By: Michael Westerfield, Sr. Solution Architect, Dasher Technologies
Container technology is arguably one of the hottest topics in the IT industry today and with its adoption there are a number of details that have to be considered when migrating to a container environment, including security, compute, storage and networking.
vSphere Integrated Containers (VIC) are VMware’s implementation of a containerized environment that tightly ties the containerized environment into the vSphere ecosystem.
This has a number of advantages:
- IT engineer can quickly deploy containers in a familiar VMware environment.
- Allows for the leveraging of the underlying vSphere environment to overcome some of the current shortcomings of containers.
- Currently, containers offer no mechanisms for HA at the container or host level. By utilizing VIC, the hypervisor can provide those services for apps that don’t have HA built in.
- Utilize persistent storage via the same shared storage that is currently being utilized in your vSphere environment.
- Less time spent training staff on managing independent container hosts that can be managed as part of your current vSphere environment with minimal training of your infrastructure team.
- Provides the ability to leverage the core SDDC infrastructure subsystems to support the containerized environment. This integration gives capabilities such as:
- Distributed Resource Scheduling (DRS)
- High-Availability (HA)
- vSAN / iSCSI / NFS shared storage
- Secure isolation, micro segmentation, and RBAC
- SSO via PSC with extension to external identity sources such as Active Directory/LDAP
- Direct deployment to Distributed vSwitch and NSX Logical Switches
- Integration with NSX virtual network infrastructure
- Monitoring and logging visibility via vCenter, vRealize Operations, and VRNI
- Unified, full-stack monitoring and logging visibility
VIC is composed of 4 different parts, all completely Open Source and supported by VMware.
This is the container management portal. It provides an interface for DevOps teams to provision and manage containers, and also has the ability to obtain statistics and information about container instances. It provides the ability to combine different containers into an application using either Docker Compose or a proprietary application. It supports containers scaling in and out as well as advanced capabilities, such as approval workflows, which are available when integrated with vRealize Automation.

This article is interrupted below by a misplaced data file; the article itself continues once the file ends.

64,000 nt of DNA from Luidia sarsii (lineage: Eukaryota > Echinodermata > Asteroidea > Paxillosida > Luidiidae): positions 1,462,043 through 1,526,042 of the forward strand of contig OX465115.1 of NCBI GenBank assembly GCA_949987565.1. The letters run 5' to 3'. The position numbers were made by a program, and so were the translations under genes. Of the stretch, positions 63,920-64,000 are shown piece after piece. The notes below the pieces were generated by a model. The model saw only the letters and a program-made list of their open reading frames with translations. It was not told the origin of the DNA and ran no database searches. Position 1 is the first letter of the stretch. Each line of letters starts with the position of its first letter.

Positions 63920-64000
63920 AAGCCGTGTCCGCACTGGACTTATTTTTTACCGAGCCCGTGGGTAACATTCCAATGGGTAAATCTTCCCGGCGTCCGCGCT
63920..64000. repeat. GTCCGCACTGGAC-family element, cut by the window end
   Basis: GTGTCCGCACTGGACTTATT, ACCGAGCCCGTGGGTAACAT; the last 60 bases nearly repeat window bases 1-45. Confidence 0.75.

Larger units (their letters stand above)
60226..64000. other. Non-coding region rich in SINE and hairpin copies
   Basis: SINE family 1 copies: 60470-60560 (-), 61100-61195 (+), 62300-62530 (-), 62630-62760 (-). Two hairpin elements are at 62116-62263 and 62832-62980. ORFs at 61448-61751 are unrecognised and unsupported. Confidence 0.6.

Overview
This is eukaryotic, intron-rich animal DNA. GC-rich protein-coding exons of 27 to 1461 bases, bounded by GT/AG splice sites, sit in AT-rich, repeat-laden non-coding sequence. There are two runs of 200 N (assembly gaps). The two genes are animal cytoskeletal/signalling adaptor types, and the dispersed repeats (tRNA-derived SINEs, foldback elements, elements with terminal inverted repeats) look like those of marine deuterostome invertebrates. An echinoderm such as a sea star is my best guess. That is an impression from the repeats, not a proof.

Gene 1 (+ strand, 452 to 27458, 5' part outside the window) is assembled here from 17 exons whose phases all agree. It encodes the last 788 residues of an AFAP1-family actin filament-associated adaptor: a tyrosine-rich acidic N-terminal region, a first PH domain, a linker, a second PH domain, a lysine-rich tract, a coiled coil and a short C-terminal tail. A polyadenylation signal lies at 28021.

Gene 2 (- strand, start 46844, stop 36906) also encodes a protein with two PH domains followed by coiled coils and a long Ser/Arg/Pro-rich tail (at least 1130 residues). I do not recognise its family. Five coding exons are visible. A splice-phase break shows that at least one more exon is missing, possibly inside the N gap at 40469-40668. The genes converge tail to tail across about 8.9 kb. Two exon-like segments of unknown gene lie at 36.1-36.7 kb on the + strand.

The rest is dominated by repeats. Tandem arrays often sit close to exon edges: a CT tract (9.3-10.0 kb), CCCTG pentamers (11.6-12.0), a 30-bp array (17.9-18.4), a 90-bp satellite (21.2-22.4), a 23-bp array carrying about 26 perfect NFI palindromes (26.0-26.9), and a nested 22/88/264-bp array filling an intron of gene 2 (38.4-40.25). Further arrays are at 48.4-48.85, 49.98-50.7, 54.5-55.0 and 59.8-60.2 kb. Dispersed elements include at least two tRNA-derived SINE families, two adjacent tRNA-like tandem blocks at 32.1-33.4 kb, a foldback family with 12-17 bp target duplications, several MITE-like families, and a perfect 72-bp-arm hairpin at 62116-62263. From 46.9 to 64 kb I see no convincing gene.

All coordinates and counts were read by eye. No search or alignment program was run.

Harbor provides a secure image repository (aka registry) for storing your Docker images. Its purpose is to store and index any images that are used by containers. It extends the Docker distribution open source project by adding functionalities such as security, auditing and identity management.
vSphere Integrated Containers Engine
This is the gateway that allow the VM’s that house your container to be interfaced like a standard Docker container. This engine is Docker remote API-compatible.
This is a minimal container OS and is used in VIC wherever a Linux guest kernel is required.
While you can download the open source builds of VIC at the VIC Github page (https://vmware.github.io/vic-product/), the official (and supported) builds of vSphere Integrated Containers comes with all vSphere 6.0+ licenses and can be obtained here (http://www.vmware.com/go/download-vic). vSphere 6.5 is recommended for full functionality as the product itself is managed via the 6.5 HTML client and has limited management support on 6.0.
In a traditional container environment, containers run as threads within the container host. This has the potential of being a security issue as it opens the possibility of the container accessing the host OS. vSphere Integrated Containers leverage the native constructs of vSphere for provisioning container-based applications into its own container running its own very minimal Linux kernel with just enough code to run a Docker image, thus preventing any issue with containers being accessed from other containers by pushing isolation of the container down to the hypervisor layer that is much better at handling this type of isolation.
This isolation allows IT administrators to deliver a container environment without having to build out a separate, specialized container infrastructure stack. By deploying each container image as a vSphere virtual machine (VM), vSphere Integrated Containers allows these workloads to leverage critical vSphere application availability and performance features such as vSphere HA, vMotion, DRS and more. vSphere Integrated Containers provides these features while still presenting a Docker API to developers of container-based applications.
The VIC engine is the mechanism that provides this Docker API to the container VM’s. It enables the provisioning and management of VMs into vSphere clusters using the Docker binary image format. It enables vSphere admins to pre-allocate certain amounts of compute, networking and storage and provides that to developers as a self-service portal using a familiar Docker-compatible API. It allows developers that already know Docker to develop in containers and deploy them alongside traditional VM-based workloads on vSphere clusters.
VIC is deployed by using a single OVA that then integrates with your vSphere HTML5 client. From the HTML5 client, you can easily deploy your virtual container hosts (although it is called a “host”, which in vSphere we typically think of as a bare metal server, it is actually a VM that acts as an endpoint for your containers) and start provisioning containers.
vSphere Integrated Containers offers a robust solution that enables vSphere shops to quickly get containers up and running in their environment leveraging their current vSphere infrastructure. This environment can be useful for migrating current apps to containers or for in-house development.
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